Most of us operate under some sort of performance metric – revenue growth, profitability, time to hire, new customer acquisition…that sort of thing.
Whether they’re self-imposed, descend from above, or are consensually agreed with others, they exist. Usually, they’re overt – stated, written down. Sometimes they’re not.
Don’t mistake the absence of written down goals with non-existence of those goals.
You might think you have no performance metric because nothing is in writing, or has ever been discussed – but all you have is no clear agreement as to what your performance metrics are.
Whether you’re the founder, owner, leader or manager, you can do one of two things – succeed or fail. The absence of clear, agreed, preferably written performance metrics merely means you don’t know when you’re failing).
If you’re in this category, read no farther – your learning point from this month’s newsletter is right here – go get your performance metrics agreed – even if it’s only with yourself!
For most of us, it’s this time of year that we begin re-negotiating the metric(s) – 15% up on this goal, 11% on that one, 7% on the other one.
For example, I just finished a coaching session with a client who is the owner of a $63m business with about 125 employees. His primary goal for next year is a 12.5% increase in revenues (he has others, related to profitability and customer satisfaction, but the revenue goal is his main driver for 2007).
My question for him (and for you) was this:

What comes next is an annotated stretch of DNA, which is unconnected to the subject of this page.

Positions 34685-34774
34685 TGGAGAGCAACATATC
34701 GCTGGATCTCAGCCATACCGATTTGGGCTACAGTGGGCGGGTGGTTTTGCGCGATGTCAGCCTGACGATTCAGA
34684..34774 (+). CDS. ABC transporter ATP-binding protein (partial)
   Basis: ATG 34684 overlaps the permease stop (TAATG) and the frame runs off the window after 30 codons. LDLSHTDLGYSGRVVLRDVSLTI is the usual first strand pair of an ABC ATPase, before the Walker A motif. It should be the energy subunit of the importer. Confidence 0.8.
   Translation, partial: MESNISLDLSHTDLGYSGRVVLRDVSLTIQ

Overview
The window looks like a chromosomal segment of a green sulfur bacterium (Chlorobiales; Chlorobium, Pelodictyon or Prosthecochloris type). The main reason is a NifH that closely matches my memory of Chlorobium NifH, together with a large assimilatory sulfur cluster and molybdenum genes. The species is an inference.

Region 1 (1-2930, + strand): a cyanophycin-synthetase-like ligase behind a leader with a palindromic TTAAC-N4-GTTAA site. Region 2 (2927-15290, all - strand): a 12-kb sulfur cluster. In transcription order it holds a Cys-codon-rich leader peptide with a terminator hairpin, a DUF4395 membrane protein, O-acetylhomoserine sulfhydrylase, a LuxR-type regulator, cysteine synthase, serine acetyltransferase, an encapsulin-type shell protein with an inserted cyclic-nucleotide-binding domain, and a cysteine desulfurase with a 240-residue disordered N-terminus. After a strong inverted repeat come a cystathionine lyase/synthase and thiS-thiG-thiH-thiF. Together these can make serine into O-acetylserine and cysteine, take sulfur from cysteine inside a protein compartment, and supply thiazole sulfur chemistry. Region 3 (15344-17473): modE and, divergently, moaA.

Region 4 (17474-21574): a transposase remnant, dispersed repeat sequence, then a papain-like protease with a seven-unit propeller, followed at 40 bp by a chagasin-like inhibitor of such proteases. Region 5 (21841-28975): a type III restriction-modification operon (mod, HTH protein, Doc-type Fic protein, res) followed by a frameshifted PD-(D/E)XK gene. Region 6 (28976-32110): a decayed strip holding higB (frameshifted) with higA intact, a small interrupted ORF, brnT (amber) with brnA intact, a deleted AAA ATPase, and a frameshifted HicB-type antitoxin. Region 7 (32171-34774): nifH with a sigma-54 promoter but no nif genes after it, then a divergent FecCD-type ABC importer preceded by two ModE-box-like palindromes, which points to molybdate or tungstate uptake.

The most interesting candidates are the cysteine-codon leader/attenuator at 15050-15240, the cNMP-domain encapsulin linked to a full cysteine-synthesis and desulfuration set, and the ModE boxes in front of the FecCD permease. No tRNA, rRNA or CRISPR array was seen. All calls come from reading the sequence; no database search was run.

“To meet your goal, how much do you need to develop as a manager?”
It’s a hard question – not easy to answer. 0%? 12.5%? 300%?
I didn’t know the answer, and he didn’t either – but we both agreed that the answer isn’t ‘zero’.
So let me ask you:
“To meet your goals next year, how much do you need to develop as a manager?”
The answer isn’t easy to get to, but one thing’s for sure – it isn’t zero.
ONE WAY TO GET A HANDLE ON THIS –
Here’s my suggestion – have a detailed 360 degree assessment completed on you, and use that as the starting point.
Take it again in a year or so, and use the improvement over time (I know you will improve, of course!) as a best estimate of your ‘Personal Improvement Index’.
Of course, you may be doing this already, in which case, I hope this article has given you a fresh way to view the results of your 360.
If not, there are a bunch of great 360 assessments out there. If you’ve already found one you like, go ahead and use it.
USE OURS – IT’S FREE TO YOU AS A MEMBER
If you haven’t already found a leadership 360 assessment you like, use ours – it’s ‘Predictable Success®’ approved’: and we provide you with a free ‘Leadership 360’ assessment every 12 months, as part of your Predictable Success® membership – why not use it now to get started?
If you’d like get started tracking your ‘Personal Improvement Index’ using your free Predictable Success® Leadership 360 assessment, just let me know here, and we’ll get you set up right away:
Either way, let me close by asking you one more time (repetition is a good thing, right?):
“What’s your ‘Personal Improvement Index’? In other words, to meet your goals next year, how much do you need to develop as a manager?”
Join in the discussion on this topic in the members-only discussion boards:
Les McKeown, President & CEO